mg/L) (95% confidence limits of 0.29 to 0.95 mmol/L), and by 3 years of age, concentrations
dropped to 0.33 mmol/L or 32 mg/L, (95% confidence limits of 0.22 to 0.67 mmol/L), which
was comparable to the adult levels 0.33 mmol/L or 32 mg/L (95% confidence limits of
0.22B0.43 mmol/L). The study authors state that the increased concentration in newborns might
be a result of lower glomerular filtration rates, increased resorption, and/or developmental needs.
Serum levels of inorganic sulfate were found to be increased in pregnant women in the third
trimester (0.434 0.006 mmol/L [42 mg/L] compared to a nonpregnant control value of 0.328
0.010 mmol/L [31 mg/L]) (Cole et al. 1985). It was suggested that the fetus may need to
concentrate inorganic sulfate to support its development. Similarly, Cole et al. (1992) reported
that inorganic sulfate levels in amniotic fluid were increased in the third trimester compared with
the second trimester. Levels in amniotic fluid were 0.317 0.022 mmol/L (30 mg/L) in the
Sulfate February 2003

10

second trimester, but were 0.693 0.042 mmol/L (66 mg/L) in the third trimester. The sulfate
levels correlated with the creatinine and uric acid levels in the amniotic fluid, suggesting that
renal excretion by the fetus may be the major source of the inorganic sulfate in the amniotic fluid
in the late stages of gestation.
Levels of inorganic sulfate in the cerebrospinal fluid (CSF) were reportedly lower than those in
serum. Cole et al. (1982) measured inorganic sulfate in CSF from 25 infants and children.
Mean CSF sulfate was 0.170 mmol/L (16.3 mg/L) in children less than 3 years of age and 0.095
mmol/L (9.1 mg/L; range 0.059 to 0.165 mmol/L) in children older than 3 years of age. Similar
to CSF concentrations, the serum sulfate concentration decreased from 0.5 mmol/L (48 mg/L) in
the newborn to 0.3 mmol/L (29 mg/L) in children older than 3 years of age. Because both CSF
and serum sulfate levels decrease in a similar fashion, the ratio of sulfate CSF/serum remains
constant at 0.33 in infants and children.
The levels of inorganic sulfate in human colostrum and milk were 0.066 0.021 mmol/L (6.3
mg/L) and 0.029 0.006 mmol/L (2.8 mg/L), respectively (McNally et al. 1991). The mean
sulfate level in the saliva in fasting adults (n = 17) was 0.072 0.004 mmol/L, or 6.9 mg/L (Cole
and Landry 1985).
4.3 Metabolism
Inorganic sulfate is incorporated into several types of biomolecules, such as glycoproteins,
glycosaminoglycans, and glycolipids (Brown et al. 1965, Daughaday 1971, Morris and Sagawa
2000). Inorganic sulfate enters a metabolic pathway as an activated nucleotide intermediate, 3Nphosphoadenosine-5N-phosphosulfate (PAPS), which serves as a substrate for a number of
relatively specific sulfotransferases. Sulfotransferases are enzymes that catalyze the sulfation
process (or sulfamation in the case of aromatic amines). They are found in the intestinal
mucosa, liver, and kidney (Bostrom 1965, Mulder and Keulemans 1978) and in human platelets
(Rein et al. 1981). Sulfate plays an important role in the detoxification and catabolism of
various endogenous (catecholamines, steroids, bile acids) and exogenous (acetaminophen and
other drugs) compounds. Sulfate combines with several of these compounds to form soluble
sulfate esters (Mulder and Keulemans 1978, Weitering et al. 1979, Sipes and Gandolfi 1991).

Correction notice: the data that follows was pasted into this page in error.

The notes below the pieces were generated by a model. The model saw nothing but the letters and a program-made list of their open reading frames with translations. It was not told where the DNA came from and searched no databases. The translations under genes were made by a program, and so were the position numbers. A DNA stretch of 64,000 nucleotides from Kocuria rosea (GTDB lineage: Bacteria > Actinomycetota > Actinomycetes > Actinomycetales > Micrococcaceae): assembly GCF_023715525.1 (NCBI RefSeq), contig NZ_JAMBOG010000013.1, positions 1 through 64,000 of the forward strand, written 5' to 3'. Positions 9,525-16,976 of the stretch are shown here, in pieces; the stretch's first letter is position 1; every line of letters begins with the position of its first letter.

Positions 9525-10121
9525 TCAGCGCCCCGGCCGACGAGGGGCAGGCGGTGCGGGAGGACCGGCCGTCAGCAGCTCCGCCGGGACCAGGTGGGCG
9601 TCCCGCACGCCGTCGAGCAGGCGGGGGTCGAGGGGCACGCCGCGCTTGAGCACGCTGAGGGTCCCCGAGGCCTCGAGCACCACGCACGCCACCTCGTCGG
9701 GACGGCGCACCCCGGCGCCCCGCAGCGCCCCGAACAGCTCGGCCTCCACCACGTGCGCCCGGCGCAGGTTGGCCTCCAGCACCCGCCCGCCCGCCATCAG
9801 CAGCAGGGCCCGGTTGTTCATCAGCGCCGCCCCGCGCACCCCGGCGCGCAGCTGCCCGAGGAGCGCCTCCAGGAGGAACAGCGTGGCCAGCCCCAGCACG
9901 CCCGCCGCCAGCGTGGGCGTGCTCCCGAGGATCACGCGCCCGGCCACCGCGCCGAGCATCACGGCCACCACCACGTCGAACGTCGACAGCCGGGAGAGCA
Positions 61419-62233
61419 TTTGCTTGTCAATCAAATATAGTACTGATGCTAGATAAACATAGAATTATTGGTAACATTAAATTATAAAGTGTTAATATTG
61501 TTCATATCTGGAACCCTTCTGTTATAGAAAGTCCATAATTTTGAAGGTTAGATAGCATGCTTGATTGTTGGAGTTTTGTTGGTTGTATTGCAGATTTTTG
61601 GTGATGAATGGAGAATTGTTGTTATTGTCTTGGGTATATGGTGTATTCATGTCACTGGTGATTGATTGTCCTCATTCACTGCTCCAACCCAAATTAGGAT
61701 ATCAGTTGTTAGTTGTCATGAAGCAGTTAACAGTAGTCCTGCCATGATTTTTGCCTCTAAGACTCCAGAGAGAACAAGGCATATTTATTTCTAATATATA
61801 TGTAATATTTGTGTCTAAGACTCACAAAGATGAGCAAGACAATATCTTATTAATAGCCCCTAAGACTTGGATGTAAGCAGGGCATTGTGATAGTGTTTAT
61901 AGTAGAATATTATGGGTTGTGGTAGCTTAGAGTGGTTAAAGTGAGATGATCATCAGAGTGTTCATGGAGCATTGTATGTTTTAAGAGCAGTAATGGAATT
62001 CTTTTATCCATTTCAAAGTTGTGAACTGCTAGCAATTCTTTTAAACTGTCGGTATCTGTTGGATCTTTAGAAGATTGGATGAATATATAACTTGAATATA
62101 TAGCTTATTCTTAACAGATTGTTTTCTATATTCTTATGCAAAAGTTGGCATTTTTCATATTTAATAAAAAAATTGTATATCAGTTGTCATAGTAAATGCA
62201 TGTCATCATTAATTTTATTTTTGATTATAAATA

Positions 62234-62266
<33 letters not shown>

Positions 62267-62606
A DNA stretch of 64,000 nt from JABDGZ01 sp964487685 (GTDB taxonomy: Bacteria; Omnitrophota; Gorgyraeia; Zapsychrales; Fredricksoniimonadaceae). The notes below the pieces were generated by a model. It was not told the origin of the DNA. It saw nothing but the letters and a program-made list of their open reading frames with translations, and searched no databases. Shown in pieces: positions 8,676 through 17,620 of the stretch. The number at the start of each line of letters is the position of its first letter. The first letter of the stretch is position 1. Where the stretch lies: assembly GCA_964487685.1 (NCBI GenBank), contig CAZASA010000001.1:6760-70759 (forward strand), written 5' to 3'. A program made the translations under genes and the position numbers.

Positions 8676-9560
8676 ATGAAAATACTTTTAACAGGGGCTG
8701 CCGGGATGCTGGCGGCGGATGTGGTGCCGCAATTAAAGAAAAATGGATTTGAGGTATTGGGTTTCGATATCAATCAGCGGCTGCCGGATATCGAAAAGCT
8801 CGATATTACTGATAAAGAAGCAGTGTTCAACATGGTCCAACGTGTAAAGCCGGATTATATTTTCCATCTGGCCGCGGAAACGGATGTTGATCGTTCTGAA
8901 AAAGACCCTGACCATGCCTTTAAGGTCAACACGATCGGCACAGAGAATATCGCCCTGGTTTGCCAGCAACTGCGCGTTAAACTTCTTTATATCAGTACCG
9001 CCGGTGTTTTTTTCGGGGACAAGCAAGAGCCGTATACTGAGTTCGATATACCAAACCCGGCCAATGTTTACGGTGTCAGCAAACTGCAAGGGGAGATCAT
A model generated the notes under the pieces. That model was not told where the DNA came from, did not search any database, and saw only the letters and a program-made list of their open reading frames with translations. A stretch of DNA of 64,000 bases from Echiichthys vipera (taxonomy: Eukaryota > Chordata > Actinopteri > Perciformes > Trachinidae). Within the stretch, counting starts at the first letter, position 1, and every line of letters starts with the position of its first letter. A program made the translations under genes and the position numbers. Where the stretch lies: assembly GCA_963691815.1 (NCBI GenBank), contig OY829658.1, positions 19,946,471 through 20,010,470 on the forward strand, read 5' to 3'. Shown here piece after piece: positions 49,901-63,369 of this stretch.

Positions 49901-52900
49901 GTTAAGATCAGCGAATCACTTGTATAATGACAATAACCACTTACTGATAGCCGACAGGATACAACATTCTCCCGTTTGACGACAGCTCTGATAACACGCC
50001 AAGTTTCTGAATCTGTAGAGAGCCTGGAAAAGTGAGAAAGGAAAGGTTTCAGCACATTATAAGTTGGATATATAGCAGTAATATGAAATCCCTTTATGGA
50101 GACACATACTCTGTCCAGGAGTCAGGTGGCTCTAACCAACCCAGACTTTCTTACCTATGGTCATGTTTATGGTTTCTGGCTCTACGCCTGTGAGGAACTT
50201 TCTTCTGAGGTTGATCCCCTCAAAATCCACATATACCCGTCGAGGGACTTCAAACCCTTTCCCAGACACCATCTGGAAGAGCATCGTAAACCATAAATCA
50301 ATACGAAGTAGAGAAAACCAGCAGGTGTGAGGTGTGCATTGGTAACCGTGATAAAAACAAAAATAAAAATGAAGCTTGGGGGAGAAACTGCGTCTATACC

Because inorganic sulfate is used in the metabolism of several compounds, sulfate levels could
be affected by the presence of drugs in the body. In humans, the effect of acetaminophen
administration on the serum sulfate pool has been studied (Morris and Levy 1983a). In eight
human volunteers orally administered 1.5 g of acetaminophen, the mean serum concentration of
inorganic sulfate was significantly (p < 0.001) reduced from 0.410 to 0.311 mmol/L (39 to 30
mg/L) within 2 hours. Similar findings were observed in other human studies (Hendrix-Treacy
et al. 1986), as well as in animals (Morris et al. 1984), after acetaminophen administration.
4.4 Excretion
Sulfates are usually eliminated by renal excretion in free unbound form or as conjugates of
various chemicals. At high sulfate doses that exceed intestinal absorption, sulfate is excreted in
feces.

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Cocchetto and Levy (1981) conducted a study with five male volunteers who were orally
administered 18.1 g Na2SO4A10H2O (5.4 g sulfate) in 50 mL of water as a single bolus dose or as
four equally divided hourly doses. Urinary excretion of inorganic sulfate was measured at 24,
48, and 72 hours. Prior to dosing, the baseline excretion of inorganic sulfate (free form) was
measured several times for each individual. The normal baseline excretion of inorganic sulfate
ranged from 13 to 25 mmol/24 hours (1.3 to 2.4 g/24 hours). To calculate the amount of the
exogenous dose that was excreted, the individual baseline values were subtracted from the total
urinary inorganic sulfate. Over 72 hours, a mean of 53.4% of the single dose or 61.8% of the
divided dose was recovered in the urine. In general, at least two-thirds of the 72-hour sulfate
excreted appeared in the urine in 24 hours. The divided dose was fairly well tolerated, but the
single dose caused severe diarrhea.
The excretion of inorganic sulfate in humans is dependent on the cation. Morris and Levy
(1983b) reported that orally administered magnesium sulfate in humans was absorbed less
completely and more variably than sodium sulfate. Seven male volunteers received 13.9 g of
MgSO4A7H2O (5.4 g sulfate) in four 1.4-g portions in 100 mL of water over a 4-hour period.
Based on the concentration of free sulfate in 72-hour urine, at least 37% of the dose was